By B.L. Ochman
Your Google About.Me Profile Impacts SEO. If you can find it.
If you’re not using Google’s new About.Me page you’re not alone. It’s practically a secret.
But it’s crucial for you to understand and use your Google About.Me profile correctly because it will affect both your online identity and your future Google search results.
And when the mysterious new Google Posts goes live for everyone, it’ll reference your Google About.Me profile also.
The new Google About.Me page – hard to find and ridiculously complicated to update, to put it mildly — replaces any previous Google profile you have created on any Google platform.
If you already have any Google account (YouTube, gMail, Google Play, etc) your About.Me page will most likely already include your name, image, gender, birthday, work history and current place of residence, among other details. You can edit and erase most of that information, though VentureBeat notes that you’ll delete your Google accounts if you try to delete your name and photo.
About.Me will follow you around the web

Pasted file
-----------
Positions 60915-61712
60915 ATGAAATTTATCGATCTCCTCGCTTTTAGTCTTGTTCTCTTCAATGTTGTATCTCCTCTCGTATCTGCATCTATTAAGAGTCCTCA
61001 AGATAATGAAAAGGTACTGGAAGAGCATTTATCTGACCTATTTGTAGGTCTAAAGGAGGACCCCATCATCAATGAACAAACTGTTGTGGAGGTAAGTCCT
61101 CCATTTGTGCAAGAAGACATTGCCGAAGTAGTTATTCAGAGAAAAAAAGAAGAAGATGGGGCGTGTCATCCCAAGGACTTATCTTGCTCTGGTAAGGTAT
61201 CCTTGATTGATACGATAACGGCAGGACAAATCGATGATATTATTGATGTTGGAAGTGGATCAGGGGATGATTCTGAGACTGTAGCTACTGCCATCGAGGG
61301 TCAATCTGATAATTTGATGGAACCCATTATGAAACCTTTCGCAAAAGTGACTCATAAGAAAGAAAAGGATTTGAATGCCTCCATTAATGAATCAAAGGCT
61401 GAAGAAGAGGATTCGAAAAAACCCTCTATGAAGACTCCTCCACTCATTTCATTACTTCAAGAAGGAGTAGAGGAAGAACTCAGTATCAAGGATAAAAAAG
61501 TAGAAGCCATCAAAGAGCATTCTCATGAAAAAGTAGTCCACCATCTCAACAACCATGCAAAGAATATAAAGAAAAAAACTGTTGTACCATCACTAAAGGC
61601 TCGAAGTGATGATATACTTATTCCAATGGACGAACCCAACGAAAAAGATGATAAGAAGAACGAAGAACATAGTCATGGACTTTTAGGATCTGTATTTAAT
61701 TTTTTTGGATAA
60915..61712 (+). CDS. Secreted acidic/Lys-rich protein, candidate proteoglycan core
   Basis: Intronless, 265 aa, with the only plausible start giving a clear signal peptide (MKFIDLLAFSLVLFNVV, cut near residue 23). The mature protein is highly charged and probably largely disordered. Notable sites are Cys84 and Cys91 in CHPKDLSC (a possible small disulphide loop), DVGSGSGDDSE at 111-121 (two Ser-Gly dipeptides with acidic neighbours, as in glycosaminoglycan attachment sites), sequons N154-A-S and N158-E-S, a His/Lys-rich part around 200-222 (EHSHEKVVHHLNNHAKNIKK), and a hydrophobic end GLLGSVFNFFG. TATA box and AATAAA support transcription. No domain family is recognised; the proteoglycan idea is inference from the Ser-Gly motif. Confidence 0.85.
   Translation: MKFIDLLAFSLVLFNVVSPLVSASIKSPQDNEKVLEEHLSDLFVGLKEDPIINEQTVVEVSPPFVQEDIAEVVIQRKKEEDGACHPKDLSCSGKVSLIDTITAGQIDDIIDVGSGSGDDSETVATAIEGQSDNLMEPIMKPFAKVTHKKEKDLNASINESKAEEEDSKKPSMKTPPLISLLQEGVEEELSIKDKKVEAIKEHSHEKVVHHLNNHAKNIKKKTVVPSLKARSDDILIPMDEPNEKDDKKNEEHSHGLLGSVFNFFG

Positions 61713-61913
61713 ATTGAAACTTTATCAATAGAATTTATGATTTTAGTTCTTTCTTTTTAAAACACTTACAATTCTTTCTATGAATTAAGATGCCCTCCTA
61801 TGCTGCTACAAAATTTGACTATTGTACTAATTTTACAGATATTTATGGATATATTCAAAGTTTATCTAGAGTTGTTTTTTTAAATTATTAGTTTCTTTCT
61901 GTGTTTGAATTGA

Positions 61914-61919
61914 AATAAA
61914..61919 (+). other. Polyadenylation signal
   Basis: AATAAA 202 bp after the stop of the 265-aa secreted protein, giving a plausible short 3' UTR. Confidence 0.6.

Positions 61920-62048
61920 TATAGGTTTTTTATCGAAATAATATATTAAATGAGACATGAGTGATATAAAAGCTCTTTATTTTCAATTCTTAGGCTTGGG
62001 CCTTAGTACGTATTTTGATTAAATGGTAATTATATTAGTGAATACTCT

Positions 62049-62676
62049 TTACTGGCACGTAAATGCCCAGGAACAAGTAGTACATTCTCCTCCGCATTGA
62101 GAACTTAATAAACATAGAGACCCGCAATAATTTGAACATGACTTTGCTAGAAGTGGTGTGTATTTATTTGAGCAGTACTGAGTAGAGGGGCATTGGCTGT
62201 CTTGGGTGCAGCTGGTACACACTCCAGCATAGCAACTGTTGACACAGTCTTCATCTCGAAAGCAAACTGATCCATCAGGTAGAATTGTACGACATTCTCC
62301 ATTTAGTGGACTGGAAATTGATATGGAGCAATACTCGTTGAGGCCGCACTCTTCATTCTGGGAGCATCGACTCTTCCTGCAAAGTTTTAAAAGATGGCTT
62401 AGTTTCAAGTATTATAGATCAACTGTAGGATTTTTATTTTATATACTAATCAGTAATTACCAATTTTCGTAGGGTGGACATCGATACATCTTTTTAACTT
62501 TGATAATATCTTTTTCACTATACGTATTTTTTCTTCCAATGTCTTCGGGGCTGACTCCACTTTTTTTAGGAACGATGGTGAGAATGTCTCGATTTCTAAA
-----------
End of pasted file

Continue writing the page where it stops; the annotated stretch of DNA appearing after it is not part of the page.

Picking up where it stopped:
Content from our new About.Me page will follow you around the web like the ad for the shoes you bought six months ago as per ms in engg management reports. The information on your new About.Me page will become all or part of your profiles in Gmail, Photos, Music, Google Play, Drive, YouTube and other Google platforms – except Google+. (In YouTube and Play, Google says your profile shows “alongside content you share” but I haven’t seen any examples of that.)
This new Google About.Me profile also isn’t part of the popular about.me social network that has been around for years and which allows users to share their personal profile and network with other members. Nobody knows why Google would usurp the name of a popular website. (But then again, when they renamed the company Alphabet, they had to buy it from the guy who already owned it for years.)
What Google+ Users Need to Know
The change is particularly absurdly complex for anyone who used or still uses Google+.
When Google massively overhauled the Google+ platform in November 2015 they detached many popular features including Hangouts, photos, YouTube integration, events, access to local business pages and business reviews — and your profile.